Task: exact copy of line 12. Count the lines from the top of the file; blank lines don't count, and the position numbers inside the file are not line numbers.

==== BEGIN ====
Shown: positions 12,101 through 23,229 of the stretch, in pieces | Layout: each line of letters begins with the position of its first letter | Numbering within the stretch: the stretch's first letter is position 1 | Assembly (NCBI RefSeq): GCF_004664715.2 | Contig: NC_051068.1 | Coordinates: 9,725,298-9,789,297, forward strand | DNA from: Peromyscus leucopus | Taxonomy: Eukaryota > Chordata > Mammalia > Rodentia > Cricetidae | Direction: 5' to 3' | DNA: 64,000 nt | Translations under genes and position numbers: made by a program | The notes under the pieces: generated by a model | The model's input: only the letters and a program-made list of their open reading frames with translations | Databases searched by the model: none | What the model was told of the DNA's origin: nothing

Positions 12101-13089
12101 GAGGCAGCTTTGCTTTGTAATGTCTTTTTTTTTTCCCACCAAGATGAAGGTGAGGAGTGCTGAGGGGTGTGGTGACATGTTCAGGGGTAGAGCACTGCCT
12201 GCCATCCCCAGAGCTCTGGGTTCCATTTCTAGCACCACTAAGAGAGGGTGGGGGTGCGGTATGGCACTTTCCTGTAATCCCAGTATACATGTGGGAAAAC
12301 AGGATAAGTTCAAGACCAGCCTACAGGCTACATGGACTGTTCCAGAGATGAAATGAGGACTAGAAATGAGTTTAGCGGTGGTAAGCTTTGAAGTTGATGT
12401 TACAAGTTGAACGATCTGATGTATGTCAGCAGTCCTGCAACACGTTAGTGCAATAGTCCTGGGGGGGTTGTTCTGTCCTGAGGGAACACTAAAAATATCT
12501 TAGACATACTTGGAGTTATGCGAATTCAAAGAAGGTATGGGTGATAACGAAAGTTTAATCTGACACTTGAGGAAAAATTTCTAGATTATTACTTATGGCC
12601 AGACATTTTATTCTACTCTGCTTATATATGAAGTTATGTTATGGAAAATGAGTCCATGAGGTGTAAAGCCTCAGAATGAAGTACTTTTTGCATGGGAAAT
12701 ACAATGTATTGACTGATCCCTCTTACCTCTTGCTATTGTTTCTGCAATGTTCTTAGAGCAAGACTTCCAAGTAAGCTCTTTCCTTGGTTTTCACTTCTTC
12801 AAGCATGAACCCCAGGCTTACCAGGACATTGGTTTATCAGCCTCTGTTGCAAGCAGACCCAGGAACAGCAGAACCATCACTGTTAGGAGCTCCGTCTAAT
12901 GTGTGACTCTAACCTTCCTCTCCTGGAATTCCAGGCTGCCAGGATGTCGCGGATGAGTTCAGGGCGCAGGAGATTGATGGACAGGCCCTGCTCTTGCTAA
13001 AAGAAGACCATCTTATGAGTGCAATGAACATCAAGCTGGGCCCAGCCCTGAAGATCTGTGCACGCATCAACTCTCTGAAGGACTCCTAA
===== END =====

13001 AAGAAGACCATCTTATGAGTGCAATGAACATCAAGCTGGGCCCAGCCCTGAAGATCTGTGCACGCATCAACTCTCTGAAGGACTCCTAA